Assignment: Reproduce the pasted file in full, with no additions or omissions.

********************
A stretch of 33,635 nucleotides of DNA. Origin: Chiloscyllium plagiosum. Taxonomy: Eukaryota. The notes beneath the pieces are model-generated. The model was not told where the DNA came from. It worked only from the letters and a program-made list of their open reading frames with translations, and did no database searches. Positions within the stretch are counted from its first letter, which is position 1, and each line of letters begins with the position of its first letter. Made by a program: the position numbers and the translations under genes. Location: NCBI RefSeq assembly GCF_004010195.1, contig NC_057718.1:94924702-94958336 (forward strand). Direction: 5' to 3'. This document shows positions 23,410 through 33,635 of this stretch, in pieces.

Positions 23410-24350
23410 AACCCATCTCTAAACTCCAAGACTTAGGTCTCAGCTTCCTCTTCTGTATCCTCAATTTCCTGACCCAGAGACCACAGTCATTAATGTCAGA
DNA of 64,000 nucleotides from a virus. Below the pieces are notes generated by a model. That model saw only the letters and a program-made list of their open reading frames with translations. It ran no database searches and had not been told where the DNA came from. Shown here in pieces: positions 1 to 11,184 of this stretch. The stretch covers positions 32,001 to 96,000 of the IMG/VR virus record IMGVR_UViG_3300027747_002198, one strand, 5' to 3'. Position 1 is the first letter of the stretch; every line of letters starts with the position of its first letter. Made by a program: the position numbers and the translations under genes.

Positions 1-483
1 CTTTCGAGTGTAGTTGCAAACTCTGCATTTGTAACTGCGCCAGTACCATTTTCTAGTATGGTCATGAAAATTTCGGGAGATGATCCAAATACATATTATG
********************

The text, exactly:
A stretch of 33,635 nucleotides of DNA. Origin: Chiloscyllium plagiosum. Taxonomy: Eukaryota. The notes beneath the pieces are model-generated. The model was not told where the DNA came from. It worked only from the letters and a program-made list of their open reading frames with translations, and did no database searches. Positions within the stretch are counted from its first letter, which is position 1, and each line of letters begins with the position of its first letter. Made by a program: the position numbers and the translations under genes. Location: NCBI RefSeq assembly GCF_004010195.1, contig NC_057718.1:94924702-94958336 (forward strand). Direction: 5' to 3'. This document shows positions 23,410 through 33,635 of this stretch, in pieces.

Positions 23410-24350
23410 AACCCATCTCTAAACTCCAAGACTTAGGTCTCAGCTTCCTCTTCTGTATCCTCAATTTCCTGACCCAGAGACCACAGTCATTAATGTCAGA
DNA of 64,000 nucleotides from a virus. Below the pieces are notes generated by a model. That model saw only the letters and a program-made list of their open reading frames with translations. It ran no database searches and had not been told where the DNA came from. Shown here in pieces: positions 1 to 11,184 of this stretch. The stretch covers positions 32,001 to 96,000 of the IMG/VR virus record IMGVR_UViG_3300027747_002198, one strand, 5' to 3'. Position 1 is the first letter of the stretch; every line of letters starts with the position of its first letter. Made by a program: the position numbers and the translations under genes.

Positions 1-483
1 CTTTCGAGTGTAGTTGCAAACTCTGCATTTGTAACTGCGCCAGTACCATTTTCTAGTATGGTCATGAAAATTTCGGGAGATGATCCAAATACATATTATG